“If Don’s bibliography were restricted only to his contributions to the structure of the Earth’s cores, it would be a tribute to any geophysicist. Those of us who know Don are aware that there is much more than that restricted list. His work on the structure of the crust and upper mantle and his studies of earthquake source mechanisms, very important to the comprehensive test ban treaty, attest to the range of this gifted scientist. To tell more now would be to exceed the scope of this citation. So, we must await another occasion, another time, perhaps another award, to learn more about the career of Donald Vincent Helmberger, Inge Lehmann Medalist.”

—J. FREEMAN GILBERT, University of California, San Diego


“Thank you, Freeman, for your generous remarks and to all of you who have earned this award for me. I am delighted to receive this medal on behalf of all of us wiggly line lovers.

“It is traditional for medalists to describe the particular case of circumstances and good luck leading to their careers. In my case, it is serendipity cubed, having been raised on the shores of Lake Wilbegon (about halfway between Fargo and Brainerd). Recently, I have discovered that Gary Glazmeier was born on the opposite shore, and he too must have observed the Northern Lights and other strange optical phenomenon associated with very cold climates. Perhaps, we both dreamed of studying such stuff, which leads one to think of a rotating core? Or maybe, just some other place that is warmer than Minnesota? I don’t remember, except dreaming is what I do best.

“In the summer of 1960, a cruise to the North Pacific and the Bering Sea, called Leapfrog, provided my first big opportunity to see the Earth without snow on it. George Shor and his wife, Betty, also introduced me to Scripps hospitality at its finest, something totally different than the culture at a 30K university. He and Russ Raitt (a remarkable man) slipped me through the back door of University of California at San Diego as one of their first graduate students. Russ did his Ph.D. work under Millikan at the California Institute of Technology and approached marine geophysics quite differently than other people in the exploration business. He conducted research in the ocean as if it were a laboratory, no easy task as I quickly learned (100-knot winds, etc.). The pressure history of each shot was measured and logged, the recording system calibrated in absolute strengths, and all assembled nicely into operator form. After taking Freeman’s course in theoretical seismology, it was easy to construct synthetics by simply performing convolutions, since they did all work.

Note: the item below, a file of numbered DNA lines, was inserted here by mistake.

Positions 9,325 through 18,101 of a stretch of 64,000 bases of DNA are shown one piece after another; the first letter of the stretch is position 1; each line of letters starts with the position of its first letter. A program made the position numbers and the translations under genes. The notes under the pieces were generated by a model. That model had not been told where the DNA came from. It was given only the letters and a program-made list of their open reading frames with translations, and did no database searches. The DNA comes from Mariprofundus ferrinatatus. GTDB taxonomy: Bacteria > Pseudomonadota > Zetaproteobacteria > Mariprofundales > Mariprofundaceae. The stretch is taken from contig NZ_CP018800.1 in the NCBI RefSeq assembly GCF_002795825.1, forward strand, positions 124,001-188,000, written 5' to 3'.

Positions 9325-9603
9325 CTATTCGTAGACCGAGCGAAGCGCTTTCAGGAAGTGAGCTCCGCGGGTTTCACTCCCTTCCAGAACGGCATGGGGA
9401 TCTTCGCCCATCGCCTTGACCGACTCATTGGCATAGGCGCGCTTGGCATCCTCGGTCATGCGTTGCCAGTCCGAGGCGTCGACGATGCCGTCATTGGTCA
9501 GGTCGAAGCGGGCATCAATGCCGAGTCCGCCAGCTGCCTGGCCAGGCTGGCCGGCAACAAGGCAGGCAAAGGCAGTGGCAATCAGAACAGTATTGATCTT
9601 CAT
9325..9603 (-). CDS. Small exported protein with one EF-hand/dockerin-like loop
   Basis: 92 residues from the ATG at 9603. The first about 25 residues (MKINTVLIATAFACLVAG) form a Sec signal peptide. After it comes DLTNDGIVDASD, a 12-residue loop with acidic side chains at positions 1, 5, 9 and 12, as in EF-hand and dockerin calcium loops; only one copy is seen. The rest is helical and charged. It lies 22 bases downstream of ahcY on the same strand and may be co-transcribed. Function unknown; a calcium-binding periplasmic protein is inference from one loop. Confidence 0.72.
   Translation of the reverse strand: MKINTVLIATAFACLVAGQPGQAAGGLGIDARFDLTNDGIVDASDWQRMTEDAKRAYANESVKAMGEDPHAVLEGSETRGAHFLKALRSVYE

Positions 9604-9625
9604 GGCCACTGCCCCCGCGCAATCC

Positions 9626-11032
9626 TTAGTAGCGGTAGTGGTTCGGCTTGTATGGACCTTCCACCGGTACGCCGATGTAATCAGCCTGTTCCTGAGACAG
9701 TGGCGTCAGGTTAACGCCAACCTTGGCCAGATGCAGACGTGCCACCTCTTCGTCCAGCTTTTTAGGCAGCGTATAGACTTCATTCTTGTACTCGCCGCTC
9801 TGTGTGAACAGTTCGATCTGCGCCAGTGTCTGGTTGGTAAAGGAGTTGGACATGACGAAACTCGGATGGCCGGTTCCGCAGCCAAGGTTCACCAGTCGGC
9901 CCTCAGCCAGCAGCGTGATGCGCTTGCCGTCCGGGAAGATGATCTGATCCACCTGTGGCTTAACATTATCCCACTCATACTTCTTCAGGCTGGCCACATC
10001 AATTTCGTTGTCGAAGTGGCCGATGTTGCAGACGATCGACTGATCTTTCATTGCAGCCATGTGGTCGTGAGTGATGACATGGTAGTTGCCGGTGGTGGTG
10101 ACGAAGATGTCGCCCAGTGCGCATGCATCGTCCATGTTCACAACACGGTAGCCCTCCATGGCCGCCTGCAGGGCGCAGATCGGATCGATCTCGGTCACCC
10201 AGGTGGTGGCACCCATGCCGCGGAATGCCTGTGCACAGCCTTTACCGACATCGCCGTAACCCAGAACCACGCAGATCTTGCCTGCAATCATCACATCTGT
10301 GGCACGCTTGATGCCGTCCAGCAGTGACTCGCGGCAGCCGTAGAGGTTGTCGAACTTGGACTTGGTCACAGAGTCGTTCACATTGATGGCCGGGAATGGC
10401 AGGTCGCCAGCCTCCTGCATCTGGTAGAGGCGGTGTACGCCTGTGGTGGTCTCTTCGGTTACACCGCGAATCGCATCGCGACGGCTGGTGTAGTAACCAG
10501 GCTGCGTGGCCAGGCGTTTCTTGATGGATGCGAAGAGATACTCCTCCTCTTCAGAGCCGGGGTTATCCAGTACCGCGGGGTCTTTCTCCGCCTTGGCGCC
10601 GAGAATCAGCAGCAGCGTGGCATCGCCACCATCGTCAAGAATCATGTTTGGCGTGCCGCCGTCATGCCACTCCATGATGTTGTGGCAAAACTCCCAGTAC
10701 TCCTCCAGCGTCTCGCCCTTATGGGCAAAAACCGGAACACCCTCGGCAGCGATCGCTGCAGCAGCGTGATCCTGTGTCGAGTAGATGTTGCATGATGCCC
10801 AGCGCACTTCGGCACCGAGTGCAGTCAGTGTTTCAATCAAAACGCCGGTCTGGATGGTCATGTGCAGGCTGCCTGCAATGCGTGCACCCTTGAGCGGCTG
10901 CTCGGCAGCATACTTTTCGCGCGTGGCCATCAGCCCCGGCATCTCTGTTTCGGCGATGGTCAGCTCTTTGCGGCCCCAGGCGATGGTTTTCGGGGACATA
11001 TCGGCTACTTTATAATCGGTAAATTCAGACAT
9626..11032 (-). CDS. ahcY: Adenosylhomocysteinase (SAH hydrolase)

“My next good fortune was meeting Frank Press, who offered me a postdoc at the Massachusetts Institute of Technology. There, Nafi Toksoz introduced me to real seismograms and deep Earth structure. Ralph Wiggins and I started modeling upper mantle triplications with this data, which seems to have set the course of my career.

“After a year at Princeton, I joined the Seismology Lab at Caltech. Team teaching with Dave Harkrider, looking at seismograms with Hiroo Kanamori, and trying to keep up with Don Anderson’s triple puns have been most interesting, but working with talented graduate students has been the most rewarding.

“Thank you all for sending your best students to Caltech. Keep it up, and I promise to use the new broadband data to sharpen some of our crude images and perhaps, to image a plume all the way from the core-mantle-boundary to the surface (dream).”

—DONALD HELMBERGER, California Institute of Technology, Pasadena